Monday, 8 May 2017

Dodgy Ratings

Badreads

Writers work with words (including alliteration), yet we also look at numbers a lot - sales, ROI on advertising, ratings and so on. All authors know how much pain Amazon's review system can be, with legitimate reviews being deleted, threats to the authors that Amazon will close our accounts and not telling us why, while obviously-fake reviews stay there forever (even when the review is random text put together by a bot, or the book review says "the book did not arrive"!)

Goodreads suffers a lot of this too. Pros - Goodreads don't delete reviews often. Cons - Goodreads don't delete things which are probably fake, either! A number of authors have experienced fake ratings on Goodreads recently - "reader" accounts which only seem to post 1* ratings on certain books, with no comment or review.

I've seen other authors suffer this, and recently got in touch with Goodreads about one of my books, just to see what they did with accounts that don't seem to be real, or really reviewing books. The answer is - nothing! Sigh. Best not to look at the reviews and ratings sometimes! (Also: Goodreads is owned by Amazon, but their 5* rating systems mean different things.)

Just for information, this is an email I sent Goodreads recently:

Summary: Potential abuse of the ratings system

Hi,

In the past I have encountered one (or more) people who seem to have targeted books and abused rating systems. I've seen this on Amazon and other sites, and it always has the same pattern:

- Minimal profile set up. No image, or a fake stock image, that may not even match the profile details.
- The only interaction with the site is to leave a 1* review of one of my books (or another author's) in order to bring the average score down.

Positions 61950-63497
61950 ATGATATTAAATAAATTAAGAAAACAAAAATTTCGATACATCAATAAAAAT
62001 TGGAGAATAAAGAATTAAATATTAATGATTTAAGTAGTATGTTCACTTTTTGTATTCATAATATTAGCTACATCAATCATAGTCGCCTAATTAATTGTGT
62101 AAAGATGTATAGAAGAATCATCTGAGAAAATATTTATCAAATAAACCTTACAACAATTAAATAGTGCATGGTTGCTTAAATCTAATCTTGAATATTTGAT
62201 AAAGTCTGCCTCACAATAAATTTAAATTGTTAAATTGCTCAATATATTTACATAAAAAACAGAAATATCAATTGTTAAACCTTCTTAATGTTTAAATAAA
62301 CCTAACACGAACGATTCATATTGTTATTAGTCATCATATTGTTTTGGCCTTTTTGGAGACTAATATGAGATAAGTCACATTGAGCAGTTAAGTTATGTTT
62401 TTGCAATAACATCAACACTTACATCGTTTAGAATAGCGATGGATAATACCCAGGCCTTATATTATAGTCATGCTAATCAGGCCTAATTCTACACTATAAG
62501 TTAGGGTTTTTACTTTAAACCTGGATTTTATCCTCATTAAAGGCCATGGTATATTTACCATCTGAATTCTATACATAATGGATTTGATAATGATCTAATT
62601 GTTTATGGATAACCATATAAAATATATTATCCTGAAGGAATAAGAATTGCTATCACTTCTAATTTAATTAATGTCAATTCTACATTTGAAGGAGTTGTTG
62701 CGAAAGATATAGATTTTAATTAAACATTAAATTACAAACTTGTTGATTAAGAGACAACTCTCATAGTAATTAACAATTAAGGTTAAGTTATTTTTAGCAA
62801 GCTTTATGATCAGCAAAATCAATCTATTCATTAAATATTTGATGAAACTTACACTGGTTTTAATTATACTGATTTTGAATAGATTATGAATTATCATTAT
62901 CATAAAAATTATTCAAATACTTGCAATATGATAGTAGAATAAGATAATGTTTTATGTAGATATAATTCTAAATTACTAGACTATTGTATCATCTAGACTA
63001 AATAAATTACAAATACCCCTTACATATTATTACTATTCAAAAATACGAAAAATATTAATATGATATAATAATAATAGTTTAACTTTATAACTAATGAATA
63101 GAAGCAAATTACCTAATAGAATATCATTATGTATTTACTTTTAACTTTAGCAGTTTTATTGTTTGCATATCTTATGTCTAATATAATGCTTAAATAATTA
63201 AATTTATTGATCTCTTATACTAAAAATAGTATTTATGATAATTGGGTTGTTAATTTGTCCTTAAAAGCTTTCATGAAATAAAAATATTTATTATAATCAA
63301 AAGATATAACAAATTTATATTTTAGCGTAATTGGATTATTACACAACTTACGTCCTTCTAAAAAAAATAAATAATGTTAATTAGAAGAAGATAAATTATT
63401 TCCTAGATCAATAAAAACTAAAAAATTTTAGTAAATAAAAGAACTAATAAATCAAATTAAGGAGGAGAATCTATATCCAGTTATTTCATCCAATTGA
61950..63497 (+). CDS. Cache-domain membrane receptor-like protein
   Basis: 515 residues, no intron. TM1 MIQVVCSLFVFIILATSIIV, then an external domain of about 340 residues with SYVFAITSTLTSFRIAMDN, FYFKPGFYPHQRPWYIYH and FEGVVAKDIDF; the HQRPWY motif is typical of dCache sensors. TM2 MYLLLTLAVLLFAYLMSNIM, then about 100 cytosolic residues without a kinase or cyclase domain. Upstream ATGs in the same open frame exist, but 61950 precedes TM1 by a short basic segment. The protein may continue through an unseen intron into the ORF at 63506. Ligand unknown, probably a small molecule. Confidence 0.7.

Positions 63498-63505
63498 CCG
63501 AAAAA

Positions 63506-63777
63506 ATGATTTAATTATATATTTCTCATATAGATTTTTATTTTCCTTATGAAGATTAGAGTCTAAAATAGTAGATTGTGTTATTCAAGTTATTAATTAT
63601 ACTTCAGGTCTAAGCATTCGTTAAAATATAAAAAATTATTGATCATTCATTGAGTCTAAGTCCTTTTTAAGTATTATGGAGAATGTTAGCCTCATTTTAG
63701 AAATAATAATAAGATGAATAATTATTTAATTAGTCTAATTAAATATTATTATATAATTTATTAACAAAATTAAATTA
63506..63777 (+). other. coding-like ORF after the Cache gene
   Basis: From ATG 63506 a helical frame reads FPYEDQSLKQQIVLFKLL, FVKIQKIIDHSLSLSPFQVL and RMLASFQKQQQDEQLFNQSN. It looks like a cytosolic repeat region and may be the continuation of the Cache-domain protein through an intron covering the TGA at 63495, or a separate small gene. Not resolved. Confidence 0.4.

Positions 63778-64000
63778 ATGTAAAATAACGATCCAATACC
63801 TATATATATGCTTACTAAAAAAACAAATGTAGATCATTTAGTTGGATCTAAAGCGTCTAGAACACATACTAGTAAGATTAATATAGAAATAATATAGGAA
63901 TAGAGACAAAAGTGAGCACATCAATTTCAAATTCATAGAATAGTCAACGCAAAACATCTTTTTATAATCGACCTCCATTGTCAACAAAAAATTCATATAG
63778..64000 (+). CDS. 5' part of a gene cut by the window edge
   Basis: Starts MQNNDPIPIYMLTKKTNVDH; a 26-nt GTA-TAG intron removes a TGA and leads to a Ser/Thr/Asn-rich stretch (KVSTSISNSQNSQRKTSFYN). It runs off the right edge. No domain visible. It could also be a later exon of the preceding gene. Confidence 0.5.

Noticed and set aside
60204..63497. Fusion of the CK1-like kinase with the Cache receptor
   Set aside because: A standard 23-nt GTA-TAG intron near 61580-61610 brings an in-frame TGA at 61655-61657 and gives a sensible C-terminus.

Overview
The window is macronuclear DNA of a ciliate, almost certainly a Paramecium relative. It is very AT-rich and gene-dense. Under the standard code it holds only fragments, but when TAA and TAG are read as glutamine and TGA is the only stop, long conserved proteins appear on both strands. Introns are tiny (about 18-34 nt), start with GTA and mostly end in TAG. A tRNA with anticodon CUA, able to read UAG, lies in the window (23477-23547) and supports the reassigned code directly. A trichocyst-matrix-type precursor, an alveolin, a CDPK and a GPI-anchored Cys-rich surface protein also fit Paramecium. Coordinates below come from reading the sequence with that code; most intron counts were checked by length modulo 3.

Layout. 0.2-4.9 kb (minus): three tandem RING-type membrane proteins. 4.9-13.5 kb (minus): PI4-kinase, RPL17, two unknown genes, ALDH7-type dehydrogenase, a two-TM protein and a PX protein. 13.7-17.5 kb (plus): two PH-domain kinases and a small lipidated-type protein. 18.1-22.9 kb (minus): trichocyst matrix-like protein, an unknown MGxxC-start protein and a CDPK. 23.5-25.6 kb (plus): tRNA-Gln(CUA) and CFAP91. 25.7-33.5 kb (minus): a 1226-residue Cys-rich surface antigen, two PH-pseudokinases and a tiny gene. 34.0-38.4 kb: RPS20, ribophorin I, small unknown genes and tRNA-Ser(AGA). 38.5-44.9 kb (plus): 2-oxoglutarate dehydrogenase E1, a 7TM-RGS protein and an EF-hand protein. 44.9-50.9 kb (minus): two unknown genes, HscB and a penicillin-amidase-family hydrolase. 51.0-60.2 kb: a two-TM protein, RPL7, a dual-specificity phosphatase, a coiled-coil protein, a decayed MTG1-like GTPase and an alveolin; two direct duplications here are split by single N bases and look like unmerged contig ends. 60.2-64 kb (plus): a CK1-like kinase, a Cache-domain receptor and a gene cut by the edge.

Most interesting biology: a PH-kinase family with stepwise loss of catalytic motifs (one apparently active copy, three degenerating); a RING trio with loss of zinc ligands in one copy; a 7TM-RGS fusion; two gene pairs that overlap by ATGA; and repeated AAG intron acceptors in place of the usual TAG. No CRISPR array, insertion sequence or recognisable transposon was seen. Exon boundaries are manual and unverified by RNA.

- There is never a review attached, or anything to justify the score, or show that these are opinions of different people.
- The review is never a verified purchase (where these systems are used, such as Amazon) - and the name is never anyone I sent an ARC to.
- The profile is then just abandoned with that one rating left affecting overall scores.

Some time later another account is set up which follows the same pattern, though may use a different location, name, sex, and interests.

Past investigations from vendors/sites with access to activity reports have suggested they weren't real accounts used by individuals, but were spoof ones created purely with the intention of manipulating scores on another book. I was told it could be an account set up with random ratings, just to look real so it can be used for some other scam. Or even that it might be an author who writes in the same genre and wants to abuse rating systems to lower scores for books seen as competition, as possibly happened here (I really hate to imagine this is true - all the authors I know support each other). Chances are it is not a real person who has read the book in question, it is all just about rating system abuse.

I recently noted two accounts on Goodreads that seemed to match the warning criteria above. Goodreads can check the access and determine if these are real accounts or spoof accounts, and I'd be grateful if you could do that.

https://www.goodreads.com/user/show/65415187-luke-hill 
Only one rating, no review, targeting on of my books.
Presumably a false profile image.

https://www.goodreads.com/user/show/37879468-claire-ufton
Only one rating, no review, targeting on of my books.
No profile image.

I could be wrong, but preliminary evidence makes these look suspicious, so I'd appreciate it if you could investigate and take any appropriate actions. Real accounts, and real opinions, are fine. I have no problem with that. But spoof accounts created purely to abuse rating systems are another matter entirely.

Yours faithfully,
Karl Drinkwater

Goodreads' reply: